View Full Version : Mixing Ethanol with Vegetables

06-02-2012, 03:58 PM
I was wondering If I could use ethanol for practicing with the vegetables by the easy way to perform elixir.
I would like from someone to inform me a bit more about this if possible and If not will Vodka 50% be enough to make good elixir from vegetables.
Thank you.

06-03-2012, 01:20 AM
The alcohol is the Spirit, which is universal in the plant kingdom, so you should be able to use it for just about any plants you plan on making the elixir. A lot of people feel that the spirits of grape or wine would have a greater effect but if just starting out any "potable" alcohol should suffice. A higher percent alcohol would work best if you plan on calcinating the bulk remains, otherwise it won't ignite as well due to most of it being water. Try to get it as close to 190 proof if you can. You can always distill the Vodka to get a higher yield but would require a lot more Vodka.

Which plant are you using?

06-03-2012, 06:54 AM
Plants can be fermented (sugar probably needs to be added) to yield Philosophical Mercury (Ethanol), or they can have their Philosophic Mercury extracted using ethanol that has been fermented from red grape wine and distilled (7) times, or rectified after at least (3) distillations and with Tarter (Potassium carbonate) added to absorb residual water. Manfred Junius says not to "mineralize" the Philosophical mercury with Tartar, Mark Stavish says it can be done. Of course, this is for making a spagyric elixir, not a decoction or a tincture. Ethanol for spagyrics should come from red grape wine. Tinctures can be made from another Ethanol source, and decoctions from water. I agree with Susu about the strength. I need to work on it, because my Ethanol from red wine registered only 162% on the hydrometer. Pure Ethanol is hydroscopic and draws water right from the air.

06-03-2012, 04:26 PM
Hey, thanks guys for replying to mu question. I actually haven't distilled any of the recourses mention above, what I did was I bought a 96% alcohol Aethanolum conc. thats what it says on its cover so I used it with Rosemary plant I waited two weeks mixing it everyday of course, after I separated the body from the spirit it seemed gray like all its color got split from it, than i put the the body on a dish to burn it like it said on the book and the result was black ash which it kinda made me sad cus I was hoping for some white powder. Im not sure why that happened or if it suppose to turn out that way maybe I made a mistake somewhere or maybe the spirit wasn't adequate for making elixirs, or maybe I haven't grounded it well e.c. Anyway Im just a newbe trying to learn the masters art thanks I appreciate any reply from you guys.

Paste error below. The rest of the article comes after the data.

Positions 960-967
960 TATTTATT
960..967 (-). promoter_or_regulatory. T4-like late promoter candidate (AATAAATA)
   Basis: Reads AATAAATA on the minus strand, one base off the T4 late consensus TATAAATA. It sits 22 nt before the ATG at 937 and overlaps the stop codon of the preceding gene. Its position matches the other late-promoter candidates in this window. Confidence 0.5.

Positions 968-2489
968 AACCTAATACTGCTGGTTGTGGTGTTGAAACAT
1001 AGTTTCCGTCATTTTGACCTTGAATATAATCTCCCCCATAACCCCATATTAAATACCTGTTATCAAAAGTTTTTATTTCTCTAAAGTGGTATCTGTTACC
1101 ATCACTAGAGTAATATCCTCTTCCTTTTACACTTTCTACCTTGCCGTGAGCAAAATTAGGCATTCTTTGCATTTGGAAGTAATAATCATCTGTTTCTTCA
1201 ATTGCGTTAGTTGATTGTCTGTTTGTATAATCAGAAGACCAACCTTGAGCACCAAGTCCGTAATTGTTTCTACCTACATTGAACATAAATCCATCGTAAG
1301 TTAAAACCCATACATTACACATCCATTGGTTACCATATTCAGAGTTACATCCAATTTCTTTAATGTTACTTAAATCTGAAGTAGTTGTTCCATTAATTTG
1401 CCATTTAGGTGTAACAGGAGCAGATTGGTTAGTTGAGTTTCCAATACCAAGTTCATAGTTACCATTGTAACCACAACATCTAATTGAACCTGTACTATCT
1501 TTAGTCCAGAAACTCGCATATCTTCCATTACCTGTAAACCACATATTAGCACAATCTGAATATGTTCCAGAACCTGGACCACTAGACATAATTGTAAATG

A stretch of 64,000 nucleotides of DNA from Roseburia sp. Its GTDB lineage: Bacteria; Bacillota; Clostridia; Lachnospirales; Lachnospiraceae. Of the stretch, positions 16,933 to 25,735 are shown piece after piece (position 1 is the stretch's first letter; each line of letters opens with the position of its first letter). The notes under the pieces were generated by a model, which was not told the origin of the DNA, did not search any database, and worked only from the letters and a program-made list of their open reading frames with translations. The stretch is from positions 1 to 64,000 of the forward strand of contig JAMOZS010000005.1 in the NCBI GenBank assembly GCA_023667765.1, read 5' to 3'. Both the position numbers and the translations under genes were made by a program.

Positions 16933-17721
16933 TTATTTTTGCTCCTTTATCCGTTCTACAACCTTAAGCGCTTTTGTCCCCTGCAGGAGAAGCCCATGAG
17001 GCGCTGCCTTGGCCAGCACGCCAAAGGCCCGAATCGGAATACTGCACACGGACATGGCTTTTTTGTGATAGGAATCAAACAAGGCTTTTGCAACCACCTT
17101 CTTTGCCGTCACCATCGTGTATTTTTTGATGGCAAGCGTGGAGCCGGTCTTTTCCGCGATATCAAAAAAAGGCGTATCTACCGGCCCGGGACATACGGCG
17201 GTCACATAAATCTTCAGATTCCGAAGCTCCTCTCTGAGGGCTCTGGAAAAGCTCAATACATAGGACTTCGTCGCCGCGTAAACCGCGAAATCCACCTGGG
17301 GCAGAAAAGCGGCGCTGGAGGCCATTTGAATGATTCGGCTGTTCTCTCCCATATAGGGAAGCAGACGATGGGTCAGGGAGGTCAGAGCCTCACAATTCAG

06-03-2012, 06:02 PM
No matter how long one Calcines the residuum from a burnt plant, some ash never lightens. Some people insist on extremely high heat for long periods, but then, like coal residue (clinkers), you may fuse the salts in such a way as to make them unrecoverable. The Salt can be recovered from the ash by mixing with distilled water, into which the Salt dissolves (Solutio). Then, filter (Separatio)the carbon out using a funnel with filter paper (even coffee filters work). The water and Salt can be poured into a glass baking dish and evaporated, revealing the Salt when dry. It can be scraped up with a razor blade.Or one can use laboratory watch glasses, porcelain evaporating dishes, and a small spatula.

Mark Stavish writes that when little Salt is recovered, one can add sea salt to increase the volume (if one is making a Plant Stone, for example).

08-06-2012, 06:26 PM
Thanks Markos/Susu,
I have another question, consider me not having any distillation apparatus. Would it be possible after i calcine the plant with heat, to pour the whole ash in a dish, mix it with a bit of alcohol than to filter it in another dish, and light a match and let the alcohol evaporate. Would that leave me a few salt on the dish after the evaporation of the alcohol or will the salt evaporate to, or will the black ash dissolve and still remain mixed with the salt after evaporating the alcohol. I know maybe I should try this by myself to see it with my own eyes, tho Id thought of asking first before spoiling anything..
Thank you.

09-08-2012, 12:38 PM
You have to use (distilled) water, not alcohol. You already dissolved the alcohol-soluble parts during the first phase. What remains (salt) is non-soluble in alcohol*, that is why you use distilled water. It is two different forms of extraction.

So you use as-close-to-pure-as-possible (95+ %) alcohol first to extract alcohol soluble parts as much as possible, then you use as-close-to-pure-as-possible water (distilled water) to extract water soluble parts as much as possible.

For the evaporation, you don't use a distillation apparatus, that's a different thing. If you don't have proper lab equipment, then anything should work that
- does not react with chemicals (glass, porcelain - NOT metal!)
- endures heating
- is such a shape that you can easily access the bottom to scrape the salts. In other words, an open top and flat bottom.

My idea: get one of those glass baking dishes, like this:
They are made of a special glass that is heat, fire AND CHEMICAL resistant. Should be perfect! Then put it into your oven on a low temperature, without a cover, and wait until it "dries out". Though you should try to get as small one as possible, because the greater the surface the more salt gets wasted during the process.

* You can try this out: put some table salt in some strong alcohol, and it won't dissolve.